On a cold December night, after his parents leave for a party, twelve-year-old Luke prepares for an evening at home with the girl of his dreams – his hot, older babysitter. Things turn dark when an intruder breaks into his home, leaving Luke with no option but to stand and defend the woman he loves. This might sound like a romantic story at heart, but all is not what it seems with little Luke, and he’s not the innocent child he portrays himself to be. Actually, if you’ve seen the trailer for the film, this movie isn’t what it portrays itself to be, either. While plot descriptions and absurd critics have been comparing this to a “rated-R Home Alone”, and I would have loved it to be that, instead we get a psycho little boy who just enjoys killing people. There are no intruders.

For those who have seen the trailer, you might be confused right now, or even let down. It’s OK – I was, too. The “intruder” is just Luke’s friend, Garrett, who pretends to break in and stalk Luke and his babysitter to provide some sick setting for Luke to prove himself a man to her. The kids get busted pretty early on, and I for one was immediately let down at the realization that there were no intruders. This was followed by the realization that the movie I was about to watch was not what I was led to believe it was, putting me in a sour mood from the beginning. With that being said, I decided to still give this movie a fair chance, keeping the false advertising in the back of my mind. Luke pistol-whips his babysitter and ties her to a chair, in a surprise twist, revealing himself to be the “bad guy” of the film. The remainder of the movie depicts this twelve-year-old torturing and killing literally everyone else in the movie.

I have to admit this is the first movie of the year to physically make me cringe while watching it, but for all the wrong reasons. Luke, being the perverted, immature creep that he is, decides to up the creep-factor by doing things like “feeling up” his bound babysitter, joking about making her have sex with her boyfriend in front of him, and professing his love for her. This kid is one of the most annoying antagonists I have ever seen. He speaks in stereotypical “movie villain” dialect, giggling sometimes when he speaks to emphasize how crazy he is, only it comes off as forced and not natural. I don’t buy this kid suddenly becoming this crazy all at once with no signs or red flags, nor do I buy him as a killer. Sure, he throws tantrums and screams a lot, but that doesn’t make him a good “bad guy”. It’s OK to want your audience to hate the villain, but don’t make us hate even seeing the villain on screen. I felt relieved any time Luke would leave a scene because it gave me a break from having to witness the sideshow of his terrible acting.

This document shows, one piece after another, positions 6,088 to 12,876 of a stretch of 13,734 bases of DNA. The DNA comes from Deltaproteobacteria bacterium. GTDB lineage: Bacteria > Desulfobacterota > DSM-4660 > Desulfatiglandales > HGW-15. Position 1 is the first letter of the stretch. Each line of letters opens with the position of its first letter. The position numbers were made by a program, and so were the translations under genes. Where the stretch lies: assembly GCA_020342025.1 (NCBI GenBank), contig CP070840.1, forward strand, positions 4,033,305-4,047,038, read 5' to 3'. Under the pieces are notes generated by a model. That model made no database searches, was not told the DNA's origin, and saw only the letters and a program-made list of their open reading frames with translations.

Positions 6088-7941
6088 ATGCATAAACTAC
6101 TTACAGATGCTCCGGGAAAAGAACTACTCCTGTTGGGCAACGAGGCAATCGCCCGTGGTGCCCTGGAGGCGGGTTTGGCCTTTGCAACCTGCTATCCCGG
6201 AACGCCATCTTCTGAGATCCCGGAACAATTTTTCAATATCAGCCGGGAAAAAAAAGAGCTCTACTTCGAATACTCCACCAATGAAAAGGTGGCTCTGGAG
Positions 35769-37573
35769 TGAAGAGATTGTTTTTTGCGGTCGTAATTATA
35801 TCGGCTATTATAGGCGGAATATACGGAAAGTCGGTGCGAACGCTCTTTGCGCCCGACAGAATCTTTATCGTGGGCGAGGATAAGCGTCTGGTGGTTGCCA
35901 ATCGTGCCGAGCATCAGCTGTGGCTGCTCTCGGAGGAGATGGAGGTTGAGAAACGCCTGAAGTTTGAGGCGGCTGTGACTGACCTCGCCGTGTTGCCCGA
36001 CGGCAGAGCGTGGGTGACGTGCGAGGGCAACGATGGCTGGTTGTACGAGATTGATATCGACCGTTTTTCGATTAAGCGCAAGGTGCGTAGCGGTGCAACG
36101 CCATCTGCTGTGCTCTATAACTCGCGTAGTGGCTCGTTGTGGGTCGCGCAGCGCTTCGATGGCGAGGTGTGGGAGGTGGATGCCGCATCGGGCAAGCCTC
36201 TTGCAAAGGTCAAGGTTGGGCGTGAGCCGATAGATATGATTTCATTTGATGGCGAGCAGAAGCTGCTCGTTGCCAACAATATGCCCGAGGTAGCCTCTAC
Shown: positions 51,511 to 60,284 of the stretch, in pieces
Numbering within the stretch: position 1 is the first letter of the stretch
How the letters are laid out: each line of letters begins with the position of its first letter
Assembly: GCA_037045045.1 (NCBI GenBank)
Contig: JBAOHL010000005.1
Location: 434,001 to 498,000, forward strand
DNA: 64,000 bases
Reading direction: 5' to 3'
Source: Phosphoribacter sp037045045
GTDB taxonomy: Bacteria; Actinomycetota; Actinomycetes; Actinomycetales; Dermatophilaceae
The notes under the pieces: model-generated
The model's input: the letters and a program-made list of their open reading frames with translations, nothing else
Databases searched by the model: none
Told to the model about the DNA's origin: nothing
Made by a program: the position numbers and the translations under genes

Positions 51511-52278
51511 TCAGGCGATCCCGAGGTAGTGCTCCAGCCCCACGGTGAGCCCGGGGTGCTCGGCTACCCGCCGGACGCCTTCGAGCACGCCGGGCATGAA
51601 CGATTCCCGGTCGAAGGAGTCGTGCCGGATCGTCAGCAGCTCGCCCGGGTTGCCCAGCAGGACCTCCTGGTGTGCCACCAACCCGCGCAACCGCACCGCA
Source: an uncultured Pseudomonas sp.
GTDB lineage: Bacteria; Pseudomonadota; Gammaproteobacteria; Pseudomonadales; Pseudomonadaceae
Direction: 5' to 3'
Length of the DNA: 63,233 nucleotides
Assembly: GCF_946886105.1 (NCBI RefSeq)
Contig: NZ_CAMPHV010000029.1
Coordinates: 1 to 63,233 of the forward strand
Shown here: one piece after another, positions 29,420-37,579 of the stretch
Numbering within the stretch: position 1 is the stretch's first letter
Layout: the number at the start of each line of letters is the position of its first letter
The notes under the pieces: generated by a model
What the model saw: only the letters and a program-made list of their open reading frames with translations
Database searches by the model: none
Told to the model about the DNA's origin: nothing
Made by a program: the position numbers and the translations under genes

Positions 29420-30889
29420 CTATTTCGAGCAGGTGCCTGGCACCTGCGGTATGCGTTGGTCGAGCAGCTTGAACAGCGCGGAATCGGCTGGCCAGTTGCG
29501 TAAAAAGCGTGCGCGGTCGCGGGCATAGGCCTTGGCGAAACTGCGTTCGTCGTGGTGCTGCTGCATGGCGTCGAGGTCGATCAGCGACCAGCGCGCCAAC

Eventually, Luke lures his babysitter’s boyfriend and her ex-boyfriend to the house, where he kills them using rigged contraptions in the only scenes reminiscent of Home Alone. The babysitter’s boyfriend is killed using the same “paint can falling down a stairway” method displayed in Home Alone, only since this is supposed to be real life, it kills him. Don’t get too excited, because we don’t get to see it happen – it’s presumed his head explodes but there’s no on-screen money shot. Her ex-boyfriend is hung outside by the tire swing somehow, but then Luke just gets lazy and uses more traditional methods of killing as he shoots his friend, Garrett, with a shotgun and stabs his babysitter in the neck. He then doctors the room to frame his babysitter’s ex-boyfriend for the murders and tucks himself into bed. Paramedics arrive at the house once Luke’s parents return home and find the grizzly scene, and Luke discovers his babysitter is still alive, alluding to the conclusion that Luke had not gotten away with the murders. There is a post-credits stinger of Luke asking his mom to visit his babysitter in the hospital, so who knows, maybe he kills her after all.

This movie is a perfect example of someone having a script and adding irrelevant content in order to sell a movie. Let’s start with the title – “Better Watch Out”, a lyric from “Santa Claus is Coming to Town”. Why is that the title of the movie? No one dressed up as Santa, Santa wasn’t in the movie in any capacity, nor was Mrs. Claus or any reindeer. Well, the movie did take place during Christmas-time, but when you think about it, that also didn’t matter. This movie could have taken place during any other time of year and it would not have affected the plot one bit. They could have titled the film “Spring Break” and had it take place during April and wouldn’t have had to change a single thing about the movie. The fact is, Christmas horror movies grab your attention because they are such polar opposite concepts that your mind can’t help but be drawn in. Home Alone took place during Christmas, so when it was decided to deceptively edit the trailer to resemble Home Alone, having it take place during Christmas only reinforced the lie, and I’m sure the “death by paint can” scene was added in after they came up with this brilliant marketing ploy.

This movie is all over the place and I can’t find any redeemable qualities. I honestly wanted to give this movie a fair shot after my initial disappointment, but going back and looking at it again only reinforced my feelings.

This movie is…

Oddly enough, we got two back-to-back horror movies about blonde babysitters watching 12-year-old boys, only this one had the kid go crazy instead of The Babysitter.

Cheers and goodnight.